Tuesday, May 26, 2015

Those Secrets We Keep (Emily Liebert)

When you’re headed out for a day on the beach, be sure to throw Emily Liebert’s Those Secrets We Keep in your bag next to your towel and sunscreen.  It’s a quick read, making it perfect for a weekend away, and the plot is exactly as the title describes: three friends who are keeping huge, life-altering secrets from each other as well as from their own families.

Sloane, whose sister has just recently passed away from cancer, invites her pal Hillary to her aunt’s house on Lake George for a girls’ weekend.  On their way there, Sloane gets a call from her wild old friend, Georgina, who strangely invites herself along on the trip.  Also at Lake George is Sloane’s ex-flame, Luke, an ultra-rich businessman; Sloane is already feeling bored in her marriage to Eddie, so having Luke there is of course a major temptation.  Hillary and Georgina also have a few secrets of their own.  Why didn’t Georgina contact Sloane after her sister’s death?  What's going on with Hillary and her struggle to have a child?

Besides finding Georgina’s plot and the fact that most everything is wrapped up in a neat little bow slightly implausible, I found Those Secrets We Keep an enjoyable read.  I look forward to reading more from Emily Liebert.


Monday, May 25, 2015

Gilead (Marilynne Robinson)

I've been wanting to read the Pulizer Prize and National Book Critics Circle Award winner Gilead for years, but I never got around to it.  I was excited to finally pick it up, but I'm sorry to say that this is one of those books that I just understand the hype about. At. All.

Reading a simple synopsis of Gilead, you'll probably think that it's going to be a wonderfully inspirational novel. Reverend John Ames, slowly dying from a heart condition, is an elderly pastor who is putting an account of his life into writing for his young son. The inherent problem with Gilead is that it seems like one big stream of consciousness at times, with Ames's rambling going on for pages and pages.  I found myself reading a page and then losing my train of thought, only to find myself a few pages later not knowing what I just read.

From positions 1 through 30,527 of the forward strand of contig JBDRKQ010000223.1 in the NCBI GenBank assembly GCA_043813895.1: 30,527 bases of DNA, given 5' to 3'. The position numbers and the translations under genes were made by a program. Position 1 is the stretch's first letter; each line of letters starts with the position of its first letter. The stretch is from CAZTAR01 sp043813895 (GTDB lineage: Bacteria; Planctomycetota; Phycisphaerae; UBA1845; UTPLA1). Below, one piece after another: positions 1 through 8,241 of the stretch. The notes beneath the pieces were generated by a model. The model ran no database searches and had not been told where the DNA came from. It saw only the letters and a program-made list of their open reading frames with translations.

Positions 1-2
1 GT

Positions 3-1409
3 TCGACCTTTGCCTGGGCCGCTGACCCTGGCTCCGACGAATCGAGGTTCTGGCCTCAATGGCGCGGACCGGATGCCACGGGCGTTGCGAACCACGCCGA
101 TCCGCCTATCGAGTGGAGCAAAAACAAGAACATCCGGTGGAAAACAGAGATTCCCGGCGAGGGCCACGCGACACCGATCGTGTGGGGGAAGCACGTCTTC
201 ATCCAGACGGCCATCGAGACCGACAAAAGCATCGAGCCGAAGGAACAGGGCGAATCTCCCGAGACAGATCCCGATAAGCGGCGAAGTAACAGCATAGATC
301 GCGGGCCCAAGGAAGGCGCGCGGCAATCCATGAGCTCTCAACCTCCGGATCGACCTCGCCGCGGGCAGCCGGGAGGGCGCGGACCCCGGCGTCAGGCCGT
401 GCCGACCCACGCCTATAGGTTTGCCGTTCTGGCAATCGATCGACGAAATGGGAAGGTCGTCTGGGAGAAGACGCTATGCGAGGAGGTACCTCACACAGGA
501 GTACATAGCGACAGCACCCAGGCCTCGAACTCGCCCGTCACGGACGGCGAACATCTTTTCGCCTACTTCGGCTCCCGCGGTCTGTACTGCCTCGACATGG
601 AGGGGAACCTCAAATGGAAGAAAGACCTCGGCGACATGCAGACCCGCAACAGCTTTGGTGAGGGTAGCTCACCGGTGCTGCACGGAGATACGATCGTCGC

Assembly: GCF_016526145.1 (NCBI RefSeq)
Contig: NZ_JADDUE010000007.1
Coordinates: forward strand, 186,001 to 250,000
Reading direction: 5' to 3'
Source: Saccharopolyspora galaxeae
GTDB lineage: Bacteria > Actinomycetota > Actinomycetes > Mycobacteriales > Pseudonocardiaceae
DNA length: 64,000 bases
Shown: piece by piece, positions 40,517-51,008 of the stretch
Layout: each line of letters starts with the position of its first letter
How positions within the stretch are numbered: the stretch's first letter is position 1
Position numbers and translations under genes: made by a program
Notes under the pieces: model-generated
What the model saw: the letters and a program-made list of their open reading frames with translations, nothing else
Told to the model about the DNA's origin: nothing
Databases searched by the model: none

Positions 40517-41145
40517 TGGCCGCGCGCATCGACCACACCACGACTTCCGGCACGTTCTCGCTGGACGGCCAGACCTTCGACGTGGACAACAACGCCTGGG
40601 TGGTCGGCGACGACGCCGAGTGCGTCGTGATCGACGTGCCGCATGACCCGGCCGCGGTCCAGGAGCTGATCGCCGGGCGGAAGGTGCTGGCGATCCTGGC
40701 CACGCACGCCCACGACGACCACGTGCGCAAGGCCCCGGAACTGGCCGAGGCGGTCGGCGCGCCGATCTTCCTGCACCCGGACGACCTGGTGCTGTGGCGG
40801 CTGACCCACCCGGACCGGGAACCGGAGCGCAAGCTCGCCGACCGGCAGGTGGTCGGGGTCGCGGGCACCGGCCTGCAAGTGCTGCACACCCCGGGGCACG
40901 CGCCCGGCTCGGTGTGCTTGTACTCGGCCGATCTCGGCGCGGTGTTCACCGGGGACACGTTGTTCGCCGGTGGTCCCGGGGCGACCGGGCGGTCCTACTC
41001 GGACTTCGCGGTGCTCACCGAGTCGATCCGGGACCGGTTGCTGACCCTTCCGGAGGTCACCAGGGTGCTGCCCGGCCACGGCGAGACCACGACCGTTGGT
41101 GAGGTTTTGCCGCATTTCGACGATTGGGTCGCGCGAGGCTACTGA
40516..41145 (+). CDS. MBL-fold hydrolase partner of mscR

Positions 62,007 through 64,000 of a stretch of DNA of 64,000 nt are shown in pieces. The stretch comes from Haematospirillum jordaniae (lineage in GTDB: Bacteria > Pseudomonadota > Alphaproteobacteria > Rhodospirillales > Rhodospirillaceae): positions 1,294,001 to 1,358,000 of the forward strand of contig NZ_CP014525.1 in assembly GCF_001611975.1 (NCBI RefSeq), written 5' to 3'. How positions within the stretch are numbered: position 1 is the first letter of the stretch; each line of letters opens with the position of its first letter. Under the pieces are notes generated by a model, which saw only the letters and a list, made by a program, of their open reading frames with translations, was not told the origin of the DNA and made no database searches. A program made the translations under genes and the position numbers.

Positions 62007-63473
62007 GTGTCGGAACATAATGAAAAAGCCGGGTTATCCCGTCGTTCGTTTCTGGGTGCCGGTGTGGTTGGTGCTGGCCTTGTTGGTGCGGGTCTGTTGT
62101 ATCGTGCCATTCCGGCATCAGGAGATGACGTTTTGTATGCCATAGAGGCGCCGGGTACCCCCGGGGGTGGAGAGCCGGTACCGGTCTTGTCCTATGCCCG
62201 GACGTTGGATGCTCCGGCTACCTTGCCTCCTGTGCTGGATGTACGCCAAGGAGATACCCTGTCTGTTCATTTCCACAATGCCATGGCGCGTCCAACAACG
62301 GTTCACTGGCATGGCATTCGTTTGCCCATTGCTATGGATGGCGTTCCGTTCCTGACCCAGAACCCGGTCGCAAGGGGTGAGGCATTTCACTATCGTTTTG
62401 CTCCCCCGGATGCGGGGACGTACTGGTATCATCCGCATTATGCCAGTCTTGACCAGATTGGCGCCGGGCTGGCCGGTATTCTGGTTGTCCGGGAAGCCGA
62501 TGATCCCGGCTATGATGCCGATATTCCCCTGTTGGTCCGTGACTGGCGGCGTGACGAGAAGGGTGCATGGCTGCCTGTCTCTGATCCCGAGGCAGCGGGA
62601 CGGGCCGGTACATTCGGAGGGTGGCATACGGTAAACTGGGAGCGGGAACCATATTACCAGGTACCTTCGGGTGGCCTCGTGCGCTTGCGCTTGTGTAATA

Judging by the amount of four- and five-star ratings on Goodreads, my review seems to be in the minority.  But Gilead just didn't stick with me when it was over, and to be absolutely honest, I couldn't wait for it to be done.


Monday, May 18, 2015

The Gracekeepers (Kirsty Logan)

It’s difficult to describe Kirsty Logan’s The Gracekeepers, and to be honest, I’m not even entirely sure what I just finished reading last night.  Treating its elements of fantasy as totally normal while giving the reader a strange sense of foreboding, The Gracekeepers attempts to cross genres, but not all that successfully.

North and her beloved bear are part of a traveling circus, and the circus itself is made up of “damplings,” people who stay on the water. These damplings go from island to island to entertain the “landlockers,” and the relationships of the circus performers are really what make this novel interesting.  Logan is not as successful in telling Callanish’s story; Callanish is a hybrid per se, who lives on the land, but goes out into the water to do “restings” (water burials).  Her chapters seemed to weigh this book down.

Unfortunately, at no time did I really feel invested in The Gracekeepers.  It was difficult to understand exactly what was going on at any given moment, especially when the “gracekeepers” themselves came into the story.  If reading a book feels more like work than it should, I have to give it a lower-than-average rating.